Many businesses spend weeks or months laboring over the annual plan or budget, even though by the time it’s finished, the market has changed dramatically and its assumptions are out of date. They forecast based on historic data and the best guesses of functional business leaders and line managers. They don’t change course no matter what competitive or disruptive winds batter them.
But there’s a better way to navigate today’s choppy business seas: rolling forecasts. Instead of being once-a-year exercises, rolling forecasts happen on a regular cadence. Unlike budgets that may have hundreds of line items, rolling forecasts focus on key business drivers. And rather than focusing on the past, rolling forecasts act as early warning systems when you’ve drifted off-course; they help to raise visibility beyond the traditional budgeting “wall” by continually updating your forecast with actuals, so you’ll be able to quickly respond to change.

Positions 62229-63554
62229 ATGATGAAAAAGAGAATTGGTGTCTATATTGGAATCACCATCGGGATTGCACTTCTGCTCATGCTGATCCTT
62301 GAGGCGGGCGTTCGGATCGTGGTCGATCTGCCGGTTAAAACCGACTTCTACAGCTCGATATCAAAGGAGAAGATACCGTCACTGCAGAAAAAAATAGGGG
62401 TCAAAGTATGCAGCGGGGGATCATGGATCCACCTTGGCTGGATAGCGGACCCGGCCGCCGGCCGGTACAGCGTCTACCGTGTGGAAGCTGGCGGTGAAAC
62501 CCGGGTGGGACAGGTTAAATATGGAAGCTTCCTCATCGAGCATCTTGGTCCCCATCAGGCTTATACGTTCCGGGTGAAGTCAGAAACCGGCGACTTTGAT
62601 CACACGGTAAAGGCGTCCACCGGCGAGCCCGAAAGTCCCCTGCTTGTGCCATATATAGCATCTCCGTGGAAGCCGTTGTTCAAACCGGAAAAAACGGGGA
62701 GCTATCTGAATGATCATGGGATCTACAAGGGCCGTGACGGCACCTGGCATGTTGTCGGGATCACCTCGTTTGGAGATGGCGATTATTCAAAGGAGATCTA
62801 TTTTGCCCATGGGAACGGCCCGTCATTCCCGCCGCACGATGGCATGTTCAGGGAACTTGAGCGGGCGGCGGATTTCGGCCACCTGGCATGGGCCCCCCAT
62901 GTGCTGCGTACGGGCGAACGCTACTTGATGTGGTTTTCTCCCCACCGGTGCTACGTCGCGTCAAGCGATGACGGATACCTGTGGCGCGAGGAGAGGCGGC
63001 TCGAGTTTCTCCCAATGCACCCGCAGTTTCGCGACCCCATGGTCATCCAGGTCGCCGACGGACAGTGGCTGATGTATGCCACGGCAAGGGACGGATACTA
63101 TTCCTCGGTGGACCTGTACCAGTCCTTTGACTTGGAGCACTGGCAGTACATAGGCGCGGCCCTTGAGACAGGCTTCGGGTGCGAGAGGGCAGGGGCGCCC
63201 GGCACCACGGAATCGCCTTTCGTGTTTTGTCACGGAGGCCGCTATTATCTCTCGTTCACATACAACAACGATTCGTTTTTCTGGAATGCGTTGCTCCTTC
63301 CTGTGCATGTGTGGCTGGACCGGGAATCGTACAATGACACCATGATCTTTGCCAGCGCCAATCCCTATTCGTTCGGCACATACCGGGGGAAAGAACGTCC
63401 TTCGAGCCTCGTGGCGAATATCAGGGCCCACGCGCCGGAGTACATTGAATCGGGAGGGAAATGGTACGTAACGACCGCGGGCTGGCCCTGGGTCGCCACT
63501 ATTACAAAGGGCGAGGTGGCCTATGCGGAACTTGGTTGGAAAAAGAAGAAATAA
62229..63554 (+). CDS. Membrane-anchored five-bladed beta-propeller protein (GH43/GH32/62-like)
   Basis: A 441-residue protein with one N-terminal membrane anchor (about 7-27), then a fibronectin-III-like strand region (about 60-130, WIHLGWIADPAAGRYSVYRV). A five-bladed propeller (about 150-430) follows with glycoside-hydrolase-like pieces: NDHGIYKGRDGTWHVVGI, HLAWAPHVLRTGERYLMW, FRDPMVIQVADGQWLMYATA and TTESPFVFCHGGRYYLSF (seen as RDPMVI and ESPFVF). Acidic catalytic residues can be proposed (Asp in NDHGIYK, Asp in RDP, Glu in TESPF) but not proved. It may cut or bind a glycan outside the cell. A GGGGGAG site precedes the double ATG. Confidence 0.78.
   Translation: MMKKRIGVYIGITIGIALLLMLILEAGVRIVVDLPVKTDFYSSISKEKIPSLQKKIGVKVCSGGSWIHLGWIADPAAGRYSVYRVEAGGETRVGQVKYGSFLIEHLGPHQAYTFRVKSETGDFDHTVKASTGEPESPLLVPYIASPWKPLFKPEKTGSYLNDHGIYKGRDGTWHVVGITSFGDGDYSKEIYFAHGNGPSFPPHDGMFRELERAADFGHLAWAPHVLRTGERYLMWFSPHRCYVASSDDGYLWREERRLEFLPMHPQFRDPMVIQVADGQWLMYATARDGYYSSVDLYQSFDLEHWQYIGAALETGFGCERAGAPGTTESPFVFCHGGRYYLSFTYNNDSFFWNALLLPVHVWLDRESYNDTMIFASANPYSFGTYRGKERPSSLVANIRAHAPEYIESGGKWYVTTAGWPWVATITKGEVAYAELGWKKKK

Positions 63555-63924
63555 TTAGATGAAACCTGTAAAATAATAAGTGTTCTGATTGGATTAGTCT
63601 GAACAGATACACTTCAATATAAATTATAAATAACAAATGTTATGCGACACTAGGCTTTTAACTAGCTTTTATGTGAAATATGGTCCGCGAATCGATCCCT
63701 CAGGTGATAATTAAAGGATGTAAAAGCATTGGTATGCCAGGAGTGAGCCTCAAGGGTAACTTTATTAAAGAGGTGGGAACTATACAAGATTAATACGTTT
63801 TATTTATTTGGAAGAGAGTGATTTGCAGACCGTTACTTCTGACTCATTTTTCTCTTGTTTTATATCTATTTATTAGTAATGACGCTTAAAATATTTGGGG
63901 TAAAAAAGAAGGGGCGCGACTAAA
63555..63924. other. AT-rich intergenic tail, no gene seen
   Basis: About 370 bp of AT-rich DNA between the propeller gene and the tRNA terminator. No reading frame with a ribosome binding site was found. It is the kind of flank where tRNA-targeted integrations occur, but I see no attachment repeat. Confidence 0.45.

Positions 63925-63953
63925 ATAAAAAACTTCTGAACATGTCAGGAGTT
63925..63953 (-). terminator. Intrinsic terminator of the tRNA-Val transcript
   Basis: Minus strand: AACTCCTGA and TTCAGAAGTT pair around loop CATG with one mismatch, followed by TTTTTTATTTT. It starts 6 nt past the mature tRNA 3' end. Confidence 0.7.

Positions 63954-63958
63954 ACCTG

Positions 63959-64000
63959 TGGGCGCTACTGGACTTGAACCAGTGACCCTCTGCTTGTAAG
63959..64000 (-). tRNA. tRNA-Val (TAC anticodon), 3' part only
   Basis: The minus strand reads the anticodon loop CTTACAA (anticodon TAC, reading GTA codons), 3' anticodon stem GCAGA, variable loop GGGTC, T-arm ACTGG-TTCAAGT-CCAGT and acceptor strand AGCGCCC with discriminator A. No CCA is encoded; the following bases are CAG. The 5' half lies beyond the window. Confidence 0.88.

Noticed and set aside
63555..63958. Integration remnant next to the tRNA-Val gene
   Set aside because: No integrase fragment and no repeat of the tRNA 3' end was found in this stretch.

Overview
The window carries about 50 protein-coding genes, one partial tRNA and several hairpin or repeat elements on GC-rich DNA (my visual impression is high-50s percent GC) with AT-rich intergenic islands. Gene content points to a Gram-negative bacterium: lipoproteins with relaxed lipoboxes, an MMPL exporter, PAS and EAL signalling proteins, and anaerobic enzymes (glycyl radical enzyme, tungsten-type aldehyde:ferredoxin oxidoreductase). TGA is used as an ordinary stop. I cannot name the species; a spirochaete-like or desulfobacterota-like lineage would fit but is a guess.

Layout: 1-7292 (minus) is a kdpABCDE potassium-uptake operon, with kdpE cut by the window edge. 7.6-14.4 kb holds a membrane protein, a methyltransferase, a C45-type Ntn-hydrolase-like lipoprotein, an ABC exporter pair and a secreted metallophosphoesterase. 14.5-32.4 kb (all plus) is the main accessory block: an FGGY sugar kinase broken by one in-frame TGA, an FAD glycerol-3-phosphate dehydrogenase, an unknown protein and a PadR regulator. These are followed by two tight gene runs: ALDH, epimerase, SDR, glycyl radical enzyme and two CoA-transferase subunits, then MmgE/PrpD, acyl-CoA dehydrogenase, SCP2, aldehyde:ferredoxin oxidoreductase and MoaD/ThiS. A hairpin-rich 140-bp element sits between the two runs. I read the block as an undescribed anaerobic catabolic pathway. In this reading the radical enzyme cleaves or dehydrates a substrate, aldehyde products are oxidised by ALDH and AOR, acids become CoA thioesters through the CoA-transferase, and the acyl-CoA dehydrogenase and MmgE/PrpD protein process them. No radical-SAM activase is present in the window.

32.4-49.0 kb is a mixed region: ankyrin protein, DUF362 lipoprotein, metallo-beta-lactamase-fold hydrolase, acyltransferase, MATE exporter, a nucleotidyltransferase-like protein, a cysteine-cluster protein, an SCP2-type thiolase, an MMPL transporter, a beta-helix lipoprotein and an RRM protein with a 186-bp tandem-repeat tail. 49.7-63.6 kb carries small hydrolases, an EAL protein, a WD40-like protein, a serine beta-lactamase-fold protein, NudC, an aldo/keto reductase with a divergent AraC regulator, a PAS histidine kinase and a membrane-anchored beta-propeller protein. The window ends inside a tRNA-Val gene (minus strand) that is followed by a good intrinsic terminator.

Why Try Rolling Forecasts?
- Enable agile responses to changing market conditions
- Optimize decision-making for better enterprise planning
- Identify future performance gaps
- Help senior executives manage performance expectations
- Shorten enterprise planning cycles with a more efficient
- model—and direct the extra time toward more strategic activities
Here are 3 steps to consider if you are thinking about implementing rolling forecasts:
Step 1. Automate rolling forecasts with a dedicated cloud-based application. Don’t try to perform them with cumbersome spreadsheets.
Step 2. Model your course on drivers, not details. Rolling forecasts based on key business drivers, rather than masses of detail, are a less onerous process for everyone involved.
Step 3. Use rolling forecasts to sound out multiple “what-if” scenarios. With the right system, you should be able to change a few key assumptions and drivers and instantly see their effect on the overall plan.
Traditional vs. Rolling
Keep in mind that a rolling forecast is aligned to business cycles, rather than the fiscal year. As such, you’ll want to extend past the typical one-year planning horizon and forecast at least four to eight quarters past the current quarter’s actuals to really help senior management look at the future and proactively manage it.
Market volatility is inevitable. That’s why leading companies use rolling forecasts to navigate uncharted markets and disruptive business conditions.